If intent signifies future action, Americans are about to embrace mobile payments in a big way — and not just because of the coronavirus, though it appears the pathogen is certainly helping to pave the way for the technology to take over.

As of Q2 2020, three percent of Americans say they use mobile as their main form of payment. As the chart below demonstrates, both cash and debit cards have ticked downward over the years, with credit cards picking up the pace.

But the big takeaway? Forty-five percent of Americans say they would be likely to download an app that lets them interact with PIN pads or scan items as they shop – in other words, use mobile payment apps. The tech is currently in use with intent to use present as well.  The tipping point for mobile payments to become a dominant way (or “the” dominant way) to pay for goods and services is here.

Users & Intenders

Young adults (ages 18 to 24) are in the driver’s seat when it comes to using mobile payment apps. Not only do they lead significantly in using mobile payments as their main way to buy items, but they are leaps and bounds more likely to use cash than any other generational cohort. Likely new to the workforce without any established credit, credit cards are not often seen as a primary payment method for those under 25. Where previous generations started out with debit cards before moving to credit cards, there is every reason to believe 18- to 24-year-olds — already in dead last by a wide margin when it comes to debit card usage — will jump to mobile payments and forgo the debit route.

This notion is thrown into even starker relief when breaking the age groups down further. Look at those ages 13 to 17 — nearly half use cash as their main form of payment, but 8% use mobile apps as their main option.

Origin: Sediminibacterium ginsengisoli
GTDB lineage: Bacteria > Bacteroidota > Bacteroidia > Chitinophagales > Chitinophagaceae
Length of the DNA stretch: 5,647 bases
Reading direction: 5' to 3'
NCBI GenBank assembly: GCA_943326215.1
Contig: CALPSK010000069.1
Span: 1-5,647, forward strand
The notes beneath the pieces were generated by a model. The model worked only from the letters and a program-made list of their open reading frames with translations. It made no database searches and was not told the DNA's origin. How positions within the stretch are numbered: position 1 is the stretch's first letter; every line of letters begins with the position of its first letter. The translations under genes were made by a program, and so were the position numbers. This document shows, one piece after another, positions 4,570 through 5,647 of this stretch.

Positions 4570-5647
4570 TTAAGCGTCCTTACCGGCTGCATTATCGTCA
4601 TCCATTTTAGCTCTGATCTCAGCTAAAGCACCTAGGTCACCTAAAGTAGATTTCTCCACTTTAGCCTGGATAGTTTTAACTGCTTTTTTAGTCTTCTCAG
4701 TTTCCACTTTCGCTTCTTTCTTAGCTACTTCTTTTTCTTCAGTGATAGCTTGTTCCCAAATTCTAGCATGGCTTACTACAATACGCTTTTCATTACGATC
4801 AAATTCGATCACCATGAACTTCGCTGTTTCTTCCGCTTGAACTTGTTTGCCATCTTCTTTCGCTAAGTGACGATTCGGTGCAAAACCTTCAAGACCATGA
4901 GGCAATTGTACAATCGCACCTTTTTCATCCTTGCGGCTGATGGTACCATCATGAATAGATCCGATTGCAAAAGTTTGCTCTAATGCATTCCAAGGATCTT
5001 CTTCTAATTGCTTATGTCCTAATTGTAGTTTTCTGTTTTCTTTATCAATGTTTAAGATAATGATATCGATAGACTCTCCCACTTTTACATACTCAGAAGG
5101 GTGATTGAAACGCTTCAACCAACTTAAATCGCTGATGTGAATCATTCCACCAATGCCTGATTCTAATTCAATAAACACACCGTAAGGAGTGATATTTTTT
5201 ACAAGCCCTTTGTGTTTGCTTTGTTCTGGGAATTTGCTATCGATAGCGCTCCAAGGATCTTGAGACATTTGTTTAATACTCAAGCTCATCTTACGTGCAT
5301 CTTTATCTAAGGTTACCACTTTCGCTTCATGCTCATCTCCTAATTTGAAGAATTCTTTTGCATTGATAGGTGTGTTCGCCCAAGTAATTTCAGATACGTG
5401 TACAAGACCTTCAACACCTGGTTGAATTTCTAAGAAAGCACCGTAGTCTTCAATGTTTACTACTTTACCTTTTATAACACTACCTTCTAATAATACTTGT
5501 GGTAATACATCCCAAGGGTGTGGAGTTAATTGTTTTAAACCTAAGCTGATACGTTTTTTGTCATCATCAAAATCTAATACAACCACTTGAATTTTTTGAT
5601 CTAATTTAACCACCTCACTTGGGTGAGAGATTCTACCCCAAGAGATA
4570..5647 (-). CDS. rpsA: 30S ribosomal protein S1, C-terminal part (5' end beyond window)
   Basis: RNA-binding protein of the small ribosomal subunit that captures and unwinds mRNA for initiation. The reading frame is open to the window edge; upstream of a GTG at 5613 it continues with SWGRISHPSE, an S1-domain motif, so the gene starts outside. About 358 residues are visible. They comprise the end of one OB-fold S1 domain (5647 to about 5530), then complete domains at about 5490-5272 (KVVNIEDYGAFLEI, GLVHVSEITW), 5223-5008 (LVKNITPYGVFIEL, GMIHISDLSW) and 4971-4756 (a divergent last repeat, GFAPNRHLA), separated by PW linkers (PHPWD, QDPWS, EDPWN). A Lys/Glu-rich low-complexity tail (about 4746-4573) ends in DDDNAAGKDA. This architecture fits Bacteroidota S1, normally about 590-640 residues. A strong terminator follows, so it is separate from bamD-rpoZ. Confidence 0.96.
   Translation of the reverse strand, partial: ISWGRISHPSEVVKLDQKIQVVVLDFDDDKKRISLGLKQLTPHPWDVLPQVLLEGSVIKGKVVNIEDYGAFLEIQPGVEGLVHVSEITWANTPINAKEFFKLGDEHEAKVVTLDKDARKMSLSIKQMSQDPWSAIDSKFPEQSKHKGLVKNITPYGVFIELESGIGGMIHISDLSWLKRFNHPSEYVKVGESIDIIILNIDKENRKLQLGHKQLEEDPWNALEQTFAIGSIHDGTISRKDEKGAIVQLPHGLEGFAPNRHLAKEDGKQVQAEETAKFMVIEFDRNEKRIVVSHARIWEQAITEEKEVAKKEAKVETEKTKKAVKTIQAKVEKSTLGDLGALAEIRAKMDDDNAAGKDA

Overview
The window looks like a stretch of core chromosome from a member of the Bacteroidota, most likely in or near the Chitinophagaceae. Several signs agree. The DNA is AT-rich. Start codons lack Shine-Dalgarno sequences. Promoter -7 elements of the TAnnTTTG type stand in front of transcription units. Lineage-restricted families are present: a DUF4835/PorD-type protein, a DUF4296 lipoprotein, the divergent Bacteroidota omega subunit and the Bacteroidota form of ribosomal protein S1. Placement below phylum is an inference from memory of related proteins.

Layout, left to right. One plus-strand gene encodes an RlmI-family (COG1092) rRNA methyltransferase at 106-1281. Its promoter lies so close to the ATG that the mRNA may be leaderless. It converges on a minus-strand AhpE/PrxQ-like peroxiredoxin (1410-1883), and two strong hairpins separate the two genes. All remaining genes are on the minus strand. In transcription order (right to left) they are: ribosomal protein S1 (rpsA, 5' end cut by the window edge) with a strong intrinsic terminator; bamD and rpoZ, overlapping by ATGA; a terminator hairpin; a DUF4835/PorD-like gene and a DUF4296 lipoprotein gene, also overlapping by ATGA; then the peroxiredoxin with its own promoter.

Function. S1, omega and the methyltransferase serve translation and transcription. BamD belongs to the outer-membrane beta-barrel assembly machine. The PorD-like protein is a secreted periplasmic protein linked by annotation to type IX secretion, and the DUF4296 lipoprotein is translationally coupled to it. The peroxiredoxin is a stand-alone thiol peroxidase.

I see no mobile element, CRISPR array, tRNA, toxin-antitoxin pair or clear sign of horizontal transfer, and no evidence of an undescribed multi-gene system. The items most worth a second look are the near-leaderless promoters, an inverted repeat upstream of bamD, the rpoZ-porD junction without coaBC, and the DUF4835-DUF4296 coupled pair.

Among people who aren’t using mobile apps for payment but might in the future, security checks the box as the main reason why a person wouldn’t want to use the tech. This is an issue that will recede in time — after all, remember the first time you entered credit card information on a website? It was fraught with anxiety, undoubtedly.

The current dominance of the youngest adults in the mobile payment space might not last much longer: more than half of 25- to 34-year-olds say they’d be likely to download an app that lets them interact with PIN pads or scanning of items, and 35- to 54-year-olds are right there with both cohorts. It’s the over-55 crowd, however, who is more than happy to stick with traditional forms of payment.

Women — who already use mobile pay apps at a higher rate than men (11 to 9 percent) —  are 24% more likely to download a similar app in the future.

Looking at more immediate concerns, people who are comfortable going back to stores soon — or right this very second — despite the coronavirus risks are significantly less likely to say they want to download an app that helps them avoid high-traffic surfaces.

And those numbers above? Incredibly, they’re a stand-in for how someone perceives themselves politically. Everything is tribalistic these days, and whether someone wants to use a mobile app while shopping is no different. The chart below — political leanings and likelihood of using a mobile payment app — is virtually the same as the shopping-in-a-time-of-coronavirus question above.

One area certainly ripe for Apple Pay, Visa Checkout, and startups like Skip is social media. Americans who say social media influences the items they buy are nearly 60% more likely to download a mobile pay app then people who keep their own counsel when it comes to shopping.

Clearly, there is a wide gulf between Americans who are actively using mobile pay options and the number of people who are open to downloading mobile pay apps. The coronavirus may be the accelerant to get more people to go this route, but it’s clearly looking like mobile payment is en route to becoming an important — if not the preferable — way for Americans to buy their stuff.